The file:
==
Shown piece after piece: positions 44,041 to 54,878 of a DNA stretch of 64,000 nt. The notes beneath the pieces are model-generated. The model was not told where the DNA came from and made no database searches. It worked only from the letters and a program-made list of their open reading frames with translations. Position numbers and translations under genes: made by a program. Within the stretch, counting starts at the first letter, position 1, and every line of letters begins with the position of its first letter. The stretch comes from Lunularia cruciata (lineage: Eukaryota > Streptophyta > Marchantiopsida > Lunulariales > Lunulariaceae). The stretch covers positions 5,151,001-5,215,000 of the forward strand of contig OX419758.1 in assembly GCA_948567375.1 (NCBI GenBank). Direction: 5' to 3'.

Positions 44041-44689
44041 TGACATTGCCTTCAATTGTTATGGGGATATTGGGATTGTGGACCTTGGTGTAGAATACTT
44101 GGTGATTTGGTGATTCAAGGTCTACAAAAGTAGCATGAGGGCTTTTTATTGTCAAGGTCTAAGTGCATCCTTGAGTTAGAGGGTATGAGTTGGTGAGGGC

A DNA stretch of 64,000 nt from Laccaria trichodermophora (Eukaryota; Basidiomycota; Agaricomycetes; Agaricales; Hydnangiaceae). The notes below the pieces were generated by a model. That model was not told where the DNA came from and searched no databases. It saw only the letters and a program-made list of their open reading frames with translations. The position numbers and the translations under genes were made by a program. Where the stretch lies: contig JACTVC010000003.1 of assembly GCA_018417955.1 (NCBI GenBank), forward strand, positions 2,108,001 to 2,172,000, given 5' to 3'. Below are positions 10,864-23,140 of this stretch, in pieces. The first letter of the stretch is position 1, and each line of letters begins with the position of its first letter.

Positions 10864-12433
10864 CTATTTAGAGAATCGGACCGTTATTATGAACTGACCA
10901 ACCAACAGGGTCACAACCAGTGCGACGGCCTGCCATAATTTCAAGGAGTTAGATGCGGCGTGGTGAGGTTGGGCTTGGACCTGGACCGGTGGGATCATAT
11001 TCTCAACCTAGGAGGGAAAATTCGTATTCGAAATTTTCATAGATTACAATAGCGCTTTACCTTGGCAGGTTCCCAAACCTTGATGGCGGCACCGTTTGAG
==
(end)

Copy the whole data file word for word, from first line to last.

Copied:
Shown piece after piece: positions 44,041 to 54,878 of a DNA stretch of 64,000 nt. The notes beneath the pieces are model-generated. The model was not told where the DNA came from and made no database searches. It worked only from the letters and a program-made list of their open reading frames with translations. Position numbers and translations under genes: made by a program. Within the stretch, counting starts at the first letter, position 1, and every line of letters begins with the position of its first letter. The stretch comes from Lunularia cruciata (lineage: Eukaryota > Streptophyta > Marchantiopsida > Lunulariales > Lunulariaceae). The stretch covers positions 5,151,001-5,215,000 of the forward strand of contig OX419758.1 in assembly GCA_948567375.1 (NCBI GenBank). Direction: 5' to 3'.

Positions 44041-44689
44041 TGACATTGCCTTCAATTGTTATGGGGATATTGGGATTGTGGACCTTGGTGTAGAATACTT
44101 GGTGATTTGGTGATTCAAGGTCTACAAAAGTAGCATGAGGGCTTTTTATTGTCAAGGTCTAAGTGCATCCTTGAGTTAGAGGGTATGAGTTGGTGAGGGC

A DNA stretch of 64,000 nt from Laccaria trichodermophora (Eukaryota; Basidiomycota; Agaricomycetes; Agaricales; Hydnangiaceae). The notes below the pieces were generated by a model. That model was not told where the DNA came from and searched no databases. It saw only the letters and a program-made list of their open reading frames with translations. The position numbers and the translations under genes were made by a program. Where the stretch lies: contig JACTVC010000003.1 of assembly GCA_018417955.1 (NCBI GenBank), forward strand, positions 2,108,001 to 2,172,000, given 5' to 3'. Below are positions 10,864-23,140 of this stretch, in pieces. The first letter of the stretch is position 1, and each line of letters begins with the position of its first letter.

Positions 10864-12433
10864 CTATTTAGAGAATCGGACCGTTATTATGAACTGACCA
10901 ACCAACAGGGTCACAACCAGTGCGACGGCCTGCCATAATTTCAAGGAGTTAGATGCGGCGTGGTGAGGTTGGGCTTGGACCTGGACCGGTGGGATCATAT
11001 TCTCAACCTAGGAGGGAAAATTCGTATTCGAAATTTTCATAGATTACAATAGCGCTTTACCTTGGCAGGTTCCCAAACCTTGATGGCGGCACCGTTTGAG